This is a blog post, I wrote for the NSCC LETS Blog.  

An often unrealized potential of instructional technology is the ways it can benefit the environment and reduce waste.  Here are some of my favorite ways to reduce waste through technology.

Online Readings

By providing readings online and allowing students to bring digital devices to class to use when we are working on the class readings, means that students are less likely to print it out.  However, even if they do, I provide them with instructions on how to get the most out of printing by using double-sided and depending on their viewing preferences, possibly 2 pages per side of paper (therefore a 60-page document is reduced to 15 pieces of paper).  Particularly in courses that have massive (and often, overpriced) texts that have lots inside that may never be read, I like that I can provide just the necessities. And with a growing assortment of Open Textbooks that are online for free, it makes it even easier!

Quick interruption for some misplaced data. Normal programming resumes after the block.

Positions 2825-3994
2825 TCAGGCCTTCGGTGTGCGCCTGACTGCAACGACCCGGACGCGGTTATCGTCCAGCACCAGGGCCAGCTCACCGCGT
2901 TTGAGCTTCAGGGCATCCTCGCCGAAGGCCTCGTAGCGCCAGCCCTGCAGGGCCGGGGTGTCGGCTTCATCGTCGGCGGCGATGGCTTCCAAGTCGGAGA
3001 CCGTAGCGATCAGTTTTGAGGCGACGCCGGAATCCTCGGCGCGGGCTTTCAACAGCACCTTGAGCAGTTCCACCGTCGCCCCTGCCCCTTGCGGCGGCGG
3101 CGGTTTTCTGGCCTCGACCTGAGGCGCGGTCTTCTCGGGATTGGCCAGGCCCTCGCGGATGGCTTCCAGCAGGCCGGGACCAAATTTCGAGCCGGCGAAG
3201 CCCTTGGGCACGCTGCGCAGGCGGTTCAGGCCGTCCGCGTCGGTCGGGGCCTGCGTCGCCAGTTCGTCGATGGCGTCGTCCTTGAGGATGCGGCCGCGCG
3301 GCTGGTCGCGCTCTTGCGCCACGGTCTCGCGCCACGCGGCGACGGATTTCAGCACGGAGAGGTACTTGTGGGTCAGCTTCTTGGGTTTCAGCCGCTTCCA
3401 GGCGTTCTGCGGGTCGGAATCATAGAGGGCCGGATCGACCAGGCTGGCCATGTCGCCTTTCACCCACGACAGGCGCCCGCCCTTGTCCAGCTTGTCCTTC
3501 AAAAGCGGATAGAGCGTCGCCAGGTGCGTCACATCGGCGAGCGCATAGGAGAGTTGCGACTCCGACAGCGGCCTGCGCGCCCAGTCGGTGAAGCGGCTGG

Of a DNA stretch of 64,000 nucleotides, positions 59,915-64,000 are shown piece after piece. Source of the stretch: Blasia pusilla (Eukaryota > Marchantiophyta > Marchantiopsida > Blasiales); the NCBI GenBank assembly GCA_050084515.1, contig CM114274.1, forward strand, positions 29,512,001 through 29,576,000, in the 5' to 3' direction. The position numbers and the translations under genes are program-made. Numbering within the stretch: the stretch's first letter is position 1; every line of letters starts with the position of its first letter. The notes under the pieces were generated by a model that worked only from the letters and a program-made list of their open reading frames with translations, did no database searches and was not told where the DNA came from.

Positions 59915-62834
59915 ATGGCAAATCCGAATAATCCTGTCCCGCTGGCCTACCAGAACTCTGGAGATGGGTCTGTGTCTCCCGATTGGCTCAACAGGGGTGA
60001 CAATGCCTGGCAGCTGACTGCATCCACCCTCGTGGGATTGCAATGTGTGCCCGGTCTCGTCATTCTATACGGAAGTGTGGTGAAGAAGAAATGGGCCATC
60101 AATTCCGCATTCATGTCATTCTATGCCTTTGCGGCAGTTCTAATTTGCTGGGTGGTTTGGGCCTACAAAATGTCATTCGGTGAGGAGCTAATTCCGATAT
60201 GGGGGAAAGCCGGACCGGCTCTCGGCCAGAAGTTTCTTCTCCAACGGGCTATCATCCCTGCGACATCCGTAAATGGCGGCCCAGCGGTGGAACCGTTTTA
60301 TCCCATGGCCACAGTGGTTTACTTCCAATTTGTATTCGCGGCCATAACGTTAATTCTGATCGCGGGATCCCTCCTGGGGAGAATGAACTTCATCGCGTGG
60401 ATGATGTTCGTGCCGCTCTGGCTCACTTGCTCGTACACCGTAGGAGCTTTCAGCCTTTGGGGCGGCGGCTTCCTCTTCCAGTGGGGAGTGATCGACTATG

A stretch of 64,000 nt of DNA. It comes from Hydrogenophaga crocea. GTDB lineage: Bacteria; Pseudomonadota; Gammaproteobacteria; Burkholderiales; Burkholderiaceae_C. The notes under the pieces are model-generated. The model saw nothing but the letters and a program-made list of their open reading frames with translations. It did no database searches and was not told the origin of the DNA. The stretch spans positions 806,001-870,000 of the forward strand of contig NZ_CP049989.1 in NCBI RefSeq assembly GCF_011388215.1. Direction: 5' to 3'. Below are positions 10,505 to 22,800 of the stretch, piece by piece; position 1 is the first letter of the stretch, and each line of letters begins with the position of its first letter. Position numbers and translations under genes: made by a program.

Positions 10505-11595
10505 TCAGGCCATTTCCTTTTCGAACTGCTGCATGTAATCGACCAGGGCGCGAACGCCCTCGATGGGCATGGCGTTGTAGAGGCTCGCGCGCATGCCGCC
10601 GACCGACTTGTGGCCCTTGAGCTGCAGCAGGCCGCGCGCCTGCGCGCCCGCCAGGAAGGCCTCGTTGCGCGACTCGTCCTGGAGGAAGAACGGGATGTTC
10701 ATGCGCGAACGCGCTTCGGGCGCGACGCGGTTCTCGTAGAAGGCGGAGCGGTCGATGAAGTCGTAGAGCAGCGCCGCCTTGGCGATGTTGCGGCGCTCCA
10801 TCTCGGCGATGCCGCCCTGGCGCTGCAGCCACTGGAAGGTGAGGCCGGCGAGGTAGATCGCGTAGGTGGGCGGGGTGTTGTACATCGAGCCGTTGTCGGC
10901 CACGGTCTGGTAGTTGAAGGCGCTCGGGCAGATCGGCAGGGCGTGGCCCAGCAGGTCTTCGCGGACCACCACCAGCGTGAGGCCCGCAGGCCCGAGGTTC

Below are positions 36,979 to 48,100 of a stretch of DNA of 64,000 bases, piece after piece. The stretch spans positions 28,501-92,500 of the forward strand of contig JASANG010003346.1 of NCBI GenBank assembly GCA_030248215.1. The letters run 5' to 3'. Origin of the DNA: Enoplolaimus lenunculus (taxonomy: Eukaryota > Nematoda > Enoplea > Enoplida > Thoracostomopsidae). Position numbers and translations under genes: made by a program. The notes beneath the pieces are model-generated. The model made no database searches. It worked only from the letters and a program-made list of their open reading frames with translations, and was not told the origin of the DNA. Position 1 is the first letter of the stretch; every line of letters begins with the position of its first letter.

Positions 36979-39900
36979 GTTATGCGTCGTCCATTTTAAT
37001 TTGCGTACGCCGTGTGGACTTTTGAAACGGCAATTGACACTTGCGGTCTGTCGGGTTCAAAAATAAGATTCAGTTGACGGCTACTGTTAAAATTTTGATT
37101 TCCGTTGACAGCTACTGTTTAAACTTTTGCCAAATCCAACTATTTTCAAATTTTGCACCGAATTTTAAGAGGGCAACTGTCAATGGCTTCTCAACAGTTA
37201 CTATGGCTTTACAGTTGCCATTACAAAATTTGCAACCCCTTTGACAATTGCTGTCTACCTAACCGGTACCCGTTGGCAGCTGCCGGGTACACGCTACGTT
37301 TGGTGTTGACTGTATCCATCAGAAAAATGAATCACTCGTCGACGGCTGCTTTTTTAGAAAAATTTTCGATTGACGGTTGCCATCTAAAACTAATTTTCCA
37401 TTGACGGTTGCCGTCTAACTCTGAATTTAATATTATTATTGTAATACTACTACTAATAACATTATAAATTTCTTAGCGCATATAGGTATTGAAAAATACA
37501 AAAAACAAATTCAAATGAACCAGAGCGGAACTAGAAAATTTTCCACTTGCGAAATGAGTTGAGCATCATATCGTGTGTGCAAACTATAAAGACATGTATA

Read the rest of the blog post on their website.

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By Any Other Nerd Blog by Lance Eaton is licensed under a Creative Commons Attribution-ShareAlike 3.0 Unported License.

Wednesday, March 26, 2014

10 Ways Running Reminds Me of Learning

Let's set the scene.

Here's me on Sunday, September 16, 2012.  I'm in the midst of running my first 30K Race.  That's right, I decided that what better way to spend the weekend just after my 33rd birthday, chugging over 18 miles on a warm Sunday afternoon.


Keep in mind:

  • There were no zombies chasing me.